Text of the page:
Created with the help of a number of local industries and communities, 'Salish Sea Lab' explores ideas of loss and sea-change. The subject of this work is the connections between local environment, industry and culture. These conceptual connections also reach beyond hyper-local materials and geography to regional, global and perhaps even cosmic ideas.
Philadelphia sculptor Miguel Horn and digital artist Chris Landau, used a 5 week residency at Quest University to connect with local partners to create 'Salish Sea Lab'. From lumber donated by Sqomish Forestry to conversations with Quest University, many hands and voices influenced this project. Half of the log they used went to a local Squamish family for the construction of a traditional dugout canoe. Horn and Landau's half was cut at Fraserwood with workspace from BC timberframe. The central topography motif of the canoe is milled from paper pulp donated by Howe Sound Pulp and Paper.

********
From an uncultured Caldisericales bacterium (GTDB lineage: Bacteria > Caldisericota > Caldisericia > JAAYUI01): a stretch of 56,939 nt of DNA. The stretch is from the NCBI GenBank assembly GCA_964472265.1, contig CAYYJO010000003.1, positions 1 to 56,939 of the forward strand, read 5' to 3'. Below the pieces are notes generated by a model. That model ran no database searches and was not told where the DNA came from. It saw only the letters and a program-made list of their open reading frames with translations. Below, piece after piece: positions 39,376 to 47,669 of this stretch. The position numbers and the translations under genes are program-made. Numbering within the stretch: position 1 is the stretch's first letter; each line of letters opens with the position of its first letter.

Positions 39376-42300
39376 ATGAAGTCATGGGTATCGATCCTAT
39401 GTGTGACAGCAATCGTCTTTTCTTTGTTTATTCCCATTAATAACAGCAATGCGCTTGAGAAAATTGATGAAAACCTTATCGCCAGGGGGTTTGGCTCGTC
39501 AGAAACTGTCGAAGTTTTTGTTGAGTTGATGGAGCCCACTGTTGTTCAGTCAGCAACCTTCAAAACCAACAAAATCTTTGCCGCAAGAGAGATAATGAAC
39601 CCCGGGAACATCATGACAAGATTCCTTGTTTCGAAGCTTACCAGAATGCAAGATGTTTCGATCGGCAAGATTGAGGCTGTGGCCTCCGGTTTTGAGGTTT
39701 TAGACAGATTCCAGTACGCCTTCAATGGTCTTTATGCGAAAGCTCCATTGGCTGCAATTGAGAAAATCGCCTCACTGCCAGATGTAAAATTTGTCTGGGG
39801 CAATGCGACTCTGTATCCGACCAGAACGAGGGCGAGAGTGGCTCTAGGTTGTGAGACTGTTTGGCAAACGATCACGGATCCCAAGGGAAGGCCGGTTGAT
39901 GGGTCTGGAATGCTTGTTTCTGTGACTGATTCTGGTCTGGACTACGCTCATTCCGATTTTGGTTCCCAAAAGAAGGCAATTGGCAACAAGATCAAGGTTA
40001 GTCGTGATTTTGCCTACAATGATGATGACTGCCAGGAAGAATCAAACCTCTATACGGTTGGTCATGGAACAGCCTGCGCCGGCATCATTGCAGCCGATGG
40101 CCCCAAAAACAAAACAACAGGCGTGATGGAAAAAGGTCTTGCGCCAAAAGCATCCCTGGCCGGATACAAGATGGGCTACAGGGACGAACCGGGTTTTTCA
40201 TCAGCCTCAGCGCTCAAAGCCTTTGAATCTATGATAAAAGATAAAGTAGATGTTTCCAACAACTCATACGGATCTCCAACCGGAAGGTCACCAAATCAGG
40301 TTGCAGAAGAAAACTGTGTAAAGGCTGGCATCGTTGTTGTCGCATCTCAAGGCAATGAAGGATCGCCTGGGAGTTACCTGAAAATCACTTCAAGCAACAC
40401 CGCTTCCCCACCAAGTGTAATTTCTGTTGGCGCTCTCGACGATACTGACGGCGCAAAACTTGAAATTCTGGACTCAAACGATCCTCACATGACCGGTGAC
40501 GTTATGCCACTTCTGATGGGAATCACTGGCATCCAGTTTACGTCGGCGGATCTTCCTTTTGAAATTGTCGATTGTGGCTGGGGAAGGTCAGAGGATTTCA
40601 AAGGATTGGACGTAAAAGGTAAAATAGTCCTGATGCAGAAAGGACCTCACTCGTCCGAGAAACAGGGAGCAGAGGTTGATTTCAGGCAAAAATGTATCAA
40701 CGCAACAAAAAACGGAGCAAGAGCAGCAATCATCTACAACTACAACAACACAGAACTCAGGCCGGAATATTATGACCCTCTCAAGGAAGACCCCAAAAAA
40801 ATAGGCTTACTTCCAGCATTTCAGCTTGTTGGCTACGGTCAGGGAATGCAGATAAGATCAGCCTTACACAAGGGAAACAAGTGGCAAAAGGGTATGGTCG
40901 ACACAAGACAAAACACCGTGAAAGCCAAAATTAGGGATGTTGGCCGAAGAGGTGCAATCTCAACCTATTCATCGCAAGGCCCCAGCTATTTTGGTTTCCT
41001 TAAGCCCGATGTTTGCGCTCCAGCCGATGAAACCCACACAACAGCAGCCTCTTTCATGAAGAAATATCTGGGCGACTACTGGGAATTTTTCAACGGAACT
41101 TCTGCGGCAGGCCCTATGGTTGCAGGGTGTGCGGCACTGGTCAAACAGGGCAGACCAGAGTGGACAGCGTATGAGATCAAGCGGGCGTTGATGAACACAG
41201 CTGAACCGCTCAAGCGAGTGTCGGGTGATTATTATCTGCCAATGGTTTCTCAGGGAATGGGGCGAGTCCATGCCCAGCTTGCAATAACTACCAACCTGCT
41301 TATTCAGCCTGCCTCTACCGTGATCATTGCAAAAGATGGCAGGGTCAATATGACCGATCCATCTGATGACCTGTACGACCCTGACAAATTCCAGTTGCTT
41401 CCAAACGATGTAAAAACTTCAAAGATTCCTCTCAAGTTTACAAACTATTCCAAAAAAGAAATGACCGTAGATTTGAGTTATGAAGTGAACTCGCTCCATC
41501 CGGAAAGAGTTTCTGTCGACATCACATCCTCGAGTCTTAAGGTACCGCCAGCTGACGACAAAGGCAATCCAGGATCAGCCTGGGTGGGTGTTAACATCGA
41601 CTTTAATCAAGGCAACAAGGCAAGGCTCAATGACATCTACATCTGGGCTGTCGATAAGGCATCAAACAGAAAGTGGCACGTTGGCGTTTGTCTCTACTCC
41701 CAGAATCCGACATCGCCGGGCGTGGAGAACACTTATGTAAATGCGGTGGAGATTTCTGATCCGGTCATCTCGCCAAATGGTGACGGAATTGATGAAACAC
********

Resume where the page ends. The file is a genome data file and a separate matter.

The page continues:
Horn and Landau also spent time connecting with local Squamish youth to discuss the traditions of boat building as well as new technologies such as CNC milling and digital modeling that they use in their process. The form of the canoe is inspired by these conversations and observations during their time here and was created using digital fabrication in collaboration with local fine furnishings shop Leon Lebeniste.
The animation is generated from both fact and fiction. Some of its layers are pulled from geographic data and some are iconic imaginings. Central to the animation is the topography of the Howe Sound. This surface created from paper pulp is a three-dimensional canvas for a custom-coded virtual ecosystem, animated starmaps and fluxuating water bodies.